Visible or Illuminated Fraction of Total Surface Area of a Sphere
This program computes the visible fraction or illuminated fraction of the total surface area of a sphere at any distance from the eye or point light source as reckoned from the center or surface of the sphere.

The radius and distance can be in any convenient linear units.   The default values are the mean lunar radius and the mean geocentric lunar distance in statute miles.

In the lunar equations below:
R = Mean Lunar Radius = 1737.05 km = 1079.35 mi

Radius units
Distance units
Distance To Point Reckoned From:     Center           Surface  
For a sphere of radius 1079.35 units, where the distance to the eye
or point-light source is 238856 units from the center:

Visible or illuminated fraction of surface = 49.774058 percent
Invisible or shaded fraction = 50.225942 percent
Difference = 0.451884 percent



A Sphere and a Point

Mathematically, this is a problem involving a simple point and a sphere in 3D space.   The tiny white point in the diagram above could represent different things, depending on the context, for astronomical purposes, the sphere representing a spherical planet or moon.

If the point represented a point-light source, then it would simply illuminate the sphere as shown.  The farther away the point, the larger the area reached by the light, but the fainter the recieved light would be, up to a maximum limit of reaching 50 percent of the total surface at infinity.

If the point represented the eye or camera lens, then the illuminated area would indicate the ideal fraction of the total spherical surface area visible from that point.   The farther away the eye, the greater the visible surface becomes, but the smaller the visible image would be, up to a maximum limit of seeing 50 percent of the total surface at infinity.

The distance between the point and the sphere can be reckoned either from the center or from the surface of the sphere, whichever is more convenient or practical for a particular application.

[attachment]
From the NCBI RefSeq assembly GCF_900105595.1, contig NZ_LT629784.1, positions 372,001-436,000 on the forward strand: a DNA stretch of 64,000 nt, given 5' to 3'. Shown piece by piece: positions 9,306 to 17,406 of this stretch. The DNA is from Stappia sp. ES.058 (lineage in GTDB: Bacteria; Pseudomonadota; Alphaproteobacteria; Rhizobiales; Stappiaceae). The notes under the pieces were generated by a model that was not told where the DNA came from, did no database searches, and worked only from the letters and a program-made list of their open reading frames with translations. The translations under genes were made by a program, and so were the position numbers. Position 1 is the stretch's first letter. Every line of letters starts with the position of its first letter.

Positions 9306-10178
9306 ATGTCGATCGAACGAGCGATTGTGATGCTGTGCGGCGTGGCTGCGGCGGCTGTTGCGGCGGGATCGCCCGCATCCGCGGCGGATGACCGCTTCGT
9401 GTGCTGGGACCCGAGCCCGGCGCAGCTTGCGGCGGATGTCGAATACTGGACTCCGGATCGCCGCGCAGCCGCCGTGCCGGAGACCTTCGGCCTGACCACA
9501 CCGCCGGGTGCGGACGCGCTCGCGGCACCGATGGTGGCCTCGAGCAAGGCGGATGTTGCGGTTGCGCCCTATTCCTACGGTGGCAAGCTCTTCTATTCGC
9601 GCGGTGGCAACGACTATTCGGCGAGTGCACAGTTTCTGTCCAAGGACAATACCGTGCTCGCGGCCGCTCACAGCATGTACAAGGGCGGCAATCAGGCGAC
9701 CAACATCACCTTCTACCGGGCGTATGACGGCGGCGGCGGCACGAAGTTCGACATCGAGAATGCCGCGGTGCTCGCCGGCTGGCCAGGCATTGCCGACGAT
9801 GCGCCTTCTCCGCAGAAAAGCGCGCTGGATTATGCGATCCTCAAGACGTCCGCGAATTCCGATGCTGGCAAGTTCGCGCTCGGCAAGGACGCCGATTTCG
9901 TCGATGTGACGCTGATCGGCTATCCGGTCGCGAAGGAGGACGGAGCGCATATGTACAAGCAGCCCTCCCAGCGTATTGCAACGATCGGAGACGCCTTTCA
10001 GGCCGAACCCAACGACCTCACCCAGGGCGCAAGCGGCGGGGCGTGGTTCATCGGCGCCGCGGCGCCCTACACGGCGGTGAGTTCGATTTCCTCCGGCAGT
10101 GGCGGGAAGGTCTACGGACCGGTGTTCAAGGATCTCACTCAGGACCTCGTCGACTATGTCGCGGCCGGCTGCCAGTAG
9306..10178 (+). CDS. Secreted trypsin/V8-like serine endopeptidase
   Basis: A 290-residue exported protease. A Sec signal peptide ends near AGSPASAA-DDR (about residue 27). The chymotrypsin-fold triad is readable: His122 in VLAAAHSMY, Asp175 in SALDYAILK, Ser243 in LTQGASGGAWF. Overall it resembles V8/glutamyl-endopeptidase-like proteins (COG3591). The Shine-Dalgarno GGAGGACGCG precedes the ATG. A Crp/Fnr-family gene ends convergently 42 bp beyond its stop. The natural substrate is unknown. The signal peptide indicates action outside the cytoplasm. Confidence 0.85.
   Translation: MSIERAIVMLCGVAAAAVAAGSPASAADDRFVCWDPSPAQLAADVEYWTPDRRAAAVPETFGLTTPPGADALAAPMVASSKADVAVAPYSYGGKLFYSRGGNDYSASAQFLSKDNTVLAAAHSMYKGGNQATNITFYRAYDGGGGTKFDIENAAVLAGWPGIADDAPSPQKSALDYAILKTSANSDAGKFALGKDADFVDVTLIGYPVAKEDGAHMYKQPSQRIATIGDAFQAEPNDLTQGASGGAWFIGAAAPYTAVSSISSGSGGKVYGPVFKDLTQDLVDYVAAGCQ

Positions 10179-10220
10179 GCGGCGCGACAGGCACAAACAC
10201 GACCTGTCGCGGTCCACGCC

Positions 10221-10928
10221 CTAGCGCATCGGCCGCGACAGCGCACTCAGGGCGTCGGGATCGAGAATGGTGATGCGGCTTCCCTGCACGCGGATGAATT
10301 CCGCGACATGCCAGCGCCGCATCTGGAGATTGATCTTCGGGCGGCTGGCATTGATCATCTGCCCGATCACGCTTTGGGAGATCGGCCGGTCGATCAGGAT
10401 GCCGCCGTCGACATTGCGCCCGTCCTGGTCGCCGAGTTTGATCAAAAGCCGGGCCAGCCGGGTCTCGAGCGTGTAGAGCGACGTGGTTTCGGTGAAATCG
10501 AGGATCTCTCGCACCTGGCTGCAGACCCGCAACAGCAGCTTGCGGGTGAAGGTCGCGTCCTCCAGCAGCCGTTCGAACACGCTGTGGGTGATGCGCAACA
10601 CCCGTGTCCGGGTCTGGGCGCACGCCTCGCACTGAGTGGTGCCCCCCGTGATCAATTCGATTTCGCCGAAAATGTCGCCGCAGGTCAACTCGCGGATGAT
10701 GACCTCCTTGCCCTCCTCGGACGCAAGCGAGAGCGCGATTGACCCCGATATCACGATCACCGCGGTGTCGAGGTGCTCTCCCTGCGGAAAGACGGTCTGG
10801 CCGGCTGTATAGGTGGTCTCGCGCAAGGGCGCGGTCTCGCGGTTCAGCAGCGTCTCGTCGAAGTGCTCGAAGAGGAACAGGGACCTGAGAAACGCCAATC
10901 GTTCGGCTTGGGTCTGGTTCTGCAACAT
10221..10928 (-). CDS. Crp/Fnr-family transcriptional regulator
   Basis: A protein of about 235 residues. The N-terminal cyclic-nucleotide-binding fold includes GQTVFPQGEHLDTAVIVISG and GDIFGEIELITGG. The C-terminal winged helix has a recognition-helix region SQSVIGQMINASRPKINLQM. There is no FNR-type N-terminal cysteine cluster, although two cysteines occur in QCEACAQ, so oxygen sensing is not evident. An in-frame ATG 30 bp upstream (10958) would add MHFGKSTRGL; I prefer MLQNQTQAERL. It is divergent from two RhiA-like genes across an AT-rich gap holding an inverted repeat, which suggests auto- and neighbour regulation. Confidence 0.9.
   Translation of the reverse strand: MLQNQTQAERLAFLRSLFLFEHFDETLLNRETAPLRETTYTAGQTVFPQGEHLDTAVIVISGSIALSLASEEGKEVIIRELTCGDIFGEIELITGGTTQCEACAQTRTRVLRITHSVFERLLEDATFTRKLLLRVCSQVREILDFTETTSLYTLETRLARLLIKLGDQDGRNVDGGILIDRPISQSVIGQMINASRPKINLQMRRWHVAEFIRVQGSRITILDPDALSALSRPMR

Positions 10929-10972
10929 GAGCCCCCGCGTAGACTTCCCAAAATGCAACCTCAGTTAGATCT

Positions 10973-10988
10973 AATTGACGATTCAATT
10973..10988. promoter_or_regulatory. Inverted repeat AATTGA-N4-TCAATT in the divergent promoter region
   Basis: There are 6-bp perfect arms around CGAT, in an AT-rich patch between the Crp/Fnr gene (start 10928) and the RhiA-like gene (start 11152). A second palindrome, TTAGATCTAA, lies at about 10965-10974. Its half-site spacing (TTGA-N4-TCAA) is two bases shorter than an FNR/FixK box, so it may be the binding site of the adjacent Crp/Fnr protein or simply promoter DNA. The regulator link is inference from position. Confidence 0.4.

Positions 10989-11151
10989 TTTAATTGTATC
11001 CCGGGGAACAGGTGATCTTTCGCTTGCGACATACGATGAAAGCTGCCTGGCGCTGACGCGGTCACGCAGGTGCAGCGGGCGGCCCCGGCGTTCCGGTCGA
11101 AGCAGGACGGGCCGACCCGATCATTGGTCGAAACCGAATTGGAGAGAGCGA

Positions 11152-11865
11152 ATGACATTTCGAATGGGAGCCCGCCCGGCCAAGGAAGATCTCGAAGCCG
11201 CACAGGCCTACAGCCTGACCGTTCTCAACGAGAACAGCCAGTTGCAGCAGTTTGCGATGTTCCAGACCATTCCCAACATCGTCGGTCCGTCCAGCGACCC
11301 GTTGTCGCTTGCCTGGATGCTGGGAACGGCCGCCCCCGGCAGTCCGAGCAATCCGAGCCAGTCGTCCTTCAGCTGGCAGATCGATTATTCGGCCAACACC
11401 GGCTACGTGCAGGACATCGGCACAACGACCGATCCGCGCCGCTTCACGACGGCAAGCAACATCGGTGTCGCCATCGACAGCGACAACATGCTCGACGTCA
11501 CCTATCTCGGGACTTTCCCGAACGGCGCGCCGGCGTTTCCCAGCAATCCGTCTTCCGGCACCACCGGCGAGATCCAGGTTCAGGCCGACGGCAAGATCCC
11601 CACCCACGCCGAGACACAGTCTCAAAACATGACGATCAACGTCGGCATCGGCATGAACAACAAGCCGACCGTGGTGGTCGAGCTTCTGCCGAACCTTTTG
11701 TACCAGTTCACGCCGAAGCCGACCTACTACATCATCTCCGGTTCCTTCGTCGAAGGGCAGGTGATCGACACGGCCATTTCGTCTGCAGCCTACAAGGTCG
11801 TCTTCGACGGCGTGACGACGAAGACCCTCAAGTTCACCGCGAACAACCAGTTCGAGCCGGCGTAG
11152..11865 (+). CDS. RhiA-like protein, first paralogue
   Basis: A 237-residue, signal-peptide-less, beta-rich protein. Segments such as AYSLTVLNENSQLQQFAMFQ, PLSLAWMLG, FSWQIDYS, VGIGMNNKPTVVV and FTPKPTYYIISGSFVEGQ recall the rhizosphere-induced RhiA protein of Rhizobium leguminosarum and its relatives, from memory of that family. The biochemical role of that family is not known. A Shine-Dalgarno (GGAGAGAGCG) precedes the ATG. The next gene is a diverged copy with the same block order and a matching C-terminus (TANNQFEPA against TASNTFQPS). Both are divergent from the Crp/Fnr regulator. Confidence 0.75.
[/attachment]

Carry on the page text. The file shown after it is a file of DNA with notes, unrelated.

The distance between a point and the surface of a sphere equates the radar distance or the shortest distance between the surface of the sphere and the point.  In space, we can send a radar signal to determine our distance from the surface of the moon.  This to-the-surface distance is probably more convenient for some applications than using the distance to the center of the moon, such as landing computations.

When doing general lunar positional computations, as in the astronomical almanacs, the default is typically a geocentric perspective using the atomic-based TT (Terrestrial Time) scale.  These standard geocentric coordinates can then be adjusted for any general geographic locale as needed.


Where the Distance to the Point is Reckoned
From the Center of the Sphere:

Given the radius (R) of the sphere and the distance (D) of the point from the center, the general equation for the potential fraction (f) of the total surface area of the sphere as viewed or illuminated from that point is:

As the distance (D) from the center of the sphere increases towards infinity, we can see slightly more and more of the surface but then we have to magnify the image more and more to make out details, to the extent of the limits of our imaging technology. 

As the distance from the sphere approaches infinity, the potentially visible or illuminated fraction (f) approaches a maximum limit of 0.5 (1/2) of the total surface area. 

For the moon, at (D) kilometers or statute miles from the center:
  or  


Where the Distance to the Point is Reckoned
From the Surface of the Sphere:

Given the radius (R) of the sphere and the distance (d) of the point from its surface, the general equation for the ideal fraction (f) of the total surface area of the sphere as viewed or illuminated from that point is:
As the distance from the surface of the sphere approaches infinity, the potentially visible or illuminated fraction (f) approaches a maximum limit of 0.5 (1/2) of the total surface area.
For the moon, at (d) kilometers or statute miles from the surface:
  or  

In the lunar equations above:
R = Mean Lunar Radius = 1737.05 km = 1079.35 mi

2017 - Jay Tanner